Millions of log homes built in 19th century are still standing today. Many of these older residential log cabins are still being used. This certainly clears up one thing in that residential log cabins not only look aesthetically pleasing but they are also very durable and sturdy, providing you take the appropriate measures to protect them from moisture and weather.
Undoubtedly, like every other house exposed to the elements, residential log cabin also need maintenance and repair. Over the years of outdoor exposure, the logs of a log home weaken and as a result, need to be protected to ensure their long life. There are numerous factors involved in proper log cabin maintenance, just as there are for a conventional house, with some very minor differences. The purpose is not to keep logs looking like new, this is not possible and also makes no sense, as aging wood brings out the different, rustic character of the logs. The aim is to keep the logs dry and protect them from a number of damaging elements.
Here we will be discussing only the exterior of your residential log cabin. In this article we will be also discussing some of the elements that your log cabin is exposed to and what measures you should take to protect your cabin from those extreme and damaging elements.
Protect your residential log cabin from UV rays: The sun’s UV radiations are not only harmful for your skin, but they also cause cellular damage to the surface of the wood. Removing these damaged wood cells is vital or it can serve as a food source for micro fungi. As the fungal growth progresses, the wood starts getting dark and gradually rots. To reduce exposure to the sun, porches and overhangs can assist in shading the bulk of your home. Also in order to cover your residential log cabin from severe and damaging UV rays, you can plant trees on the west and south side of the home. You can also choose a log stain that comes with UV protection to safeguard the exterior of your residential log cabin from UV rays. Nevertheless, if you have chosen a log stain that doesn’t provide UV protection, then buying an extra sealant that offers UV protection is recommended. This sealant is clear and can be easily applied over your stain without affecting the colour of your residential log cabin. The stain will work as a sun block for your home.
Extra protection from wind: As far as wind entering the interior of your residential log cabin is concerned, it can be really annoying if you want your cabin to have a cosy and warm atmosphere. In addition, it can be damaging as wind can speed up the cracking and drying of the wood. The wind has a rough effect on the wood when sand and dirt particles are pounding against the exterior of your residential log cabin all day and night. Chinking and caulking are recommended to provide extra protection from the wind. Chinking means an elastic sealing material in the log home industry that looks like the old-fashioned Portland cement-based mortar in texture and colour, and is used to seal the joints between logs. Caulking is a similar material to ‘chinking’ but generally has no texture or a very light texture. You can use caulking to fill the horizontal cracks and they are generally used in smaller joints.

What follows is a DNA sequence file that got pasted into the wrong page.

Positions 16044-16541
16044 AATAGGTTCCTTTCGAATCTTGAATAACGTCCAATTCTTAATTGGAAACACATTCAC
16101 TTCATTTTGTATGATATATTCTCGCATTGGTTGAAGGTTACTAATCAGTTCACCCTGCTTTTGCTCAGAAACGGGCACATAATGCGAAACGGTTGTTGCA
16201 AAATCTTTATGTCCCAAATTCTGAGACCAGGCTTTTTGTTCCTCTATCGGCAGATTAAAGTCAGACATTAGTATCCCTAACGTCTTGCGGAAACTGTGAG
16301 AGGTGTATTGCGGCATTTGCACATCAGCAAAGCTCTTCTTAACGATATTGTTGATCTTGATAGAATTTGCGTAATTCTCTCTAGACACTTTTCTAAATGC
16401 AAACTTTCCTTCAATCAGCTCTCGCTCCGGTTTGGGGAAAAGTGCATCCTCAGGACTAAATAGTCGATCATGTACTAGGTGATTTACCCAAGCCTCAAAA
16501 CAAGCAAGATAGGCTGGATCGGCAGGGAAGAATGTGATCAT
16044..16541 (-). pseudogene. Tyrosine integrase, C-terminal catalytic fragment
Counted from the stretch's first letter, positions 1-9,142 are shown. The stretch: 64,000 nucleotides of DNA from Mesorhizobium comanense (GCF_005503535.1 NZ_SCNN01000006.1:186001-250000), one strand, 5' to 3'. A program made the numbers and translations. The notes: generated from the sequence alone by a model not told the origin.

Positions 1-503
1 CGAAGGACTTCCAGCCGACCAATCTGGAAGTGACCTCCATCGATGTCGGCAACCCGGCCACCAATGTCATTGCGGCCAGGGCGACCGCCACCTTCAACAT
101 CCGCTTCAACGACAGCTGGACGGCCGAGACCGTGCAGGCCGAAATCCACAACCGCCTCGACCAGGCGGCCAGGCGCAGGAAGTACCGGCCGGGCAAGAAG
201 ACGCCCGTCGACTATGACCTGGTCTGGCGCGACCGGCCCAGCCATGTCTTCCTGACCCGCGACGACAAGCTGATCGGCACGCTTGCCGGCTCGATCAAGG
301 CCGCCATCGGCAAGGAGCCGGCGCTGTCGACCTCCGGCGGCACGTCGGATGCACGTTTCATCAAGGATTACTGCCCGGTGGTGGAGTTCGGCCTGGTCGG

Protection against mould, fungus, termites or bugs: Mould, fungus, termites and bugs are not only problematic for residential log cabins but they are a problem in any home. Insects and fungi turn logs into dust immediately, leading to severe structural damage that will need log replacement. In order to protect residential log cabin home from mould, fungus etc. Penetreat is used. Penetreat is a borate based wood preservative and is extremely useful for its shielding qualities. Penetreat offers a protective covering which assists in protecting your home against wet, dry as well as brown decay, in addition to harmful termites, house borers, carpenter ants and more. This method not only shields the logs from fungal decay but also from weather related concerns.
Be equipped for rain and snow: Precipitation is the worst enemy of the residential log cabin. Therefore, sealing, staining and cleaning are a must and need to be done on a regular basis. Moreover, by taking some preventative measures you can safeguard your cabin from precipitation. Stain the logs using a stain that provides protection against rain as well as insects and UV rays. Picking stain especially created to resist moisture is important. In addition, ensure that the gutters are working properly. Look for places where moisture can be trapped (window boxes, gas tanks, windows) and create airspace for circulation.
Railing system: A railing system is the weak link of log homes especially on an exposed deck. The junctures between the spindles and rails need to be caulked effectively. The little cracks or gaps in the railings also provide the opportunity for letting rain in. As a result, the railing system needs to be restained regularly. Installing gutters is also essential in making sure that water doesn’t drip on the railings.
Examine the logs: Logs contract and expand, become water drenched and are also exposed to insects, due to all this you will probably find you have rot in some of your logs. Examining the breaks of the logs for any kind or damp or dark areas is important. If you find rot, you can either get in contact with specialized renovation experts to assist you in taking out the decaying wood and replacing it. Alternatively, you can fill the checks on the exterior using a bead of caulking or chinking. Staining the logs to safeguard them from the elements can also help ensure the longevity of your residential log cabin.
Painting: In order to enhance the aesthetics or beauty of your log house you can have the exteriors painted in attractive colours. This will not only give your house a very colourful, bright and unique look but will form a coating that will protect the logs from rotting due to extreme atmospheric conditions.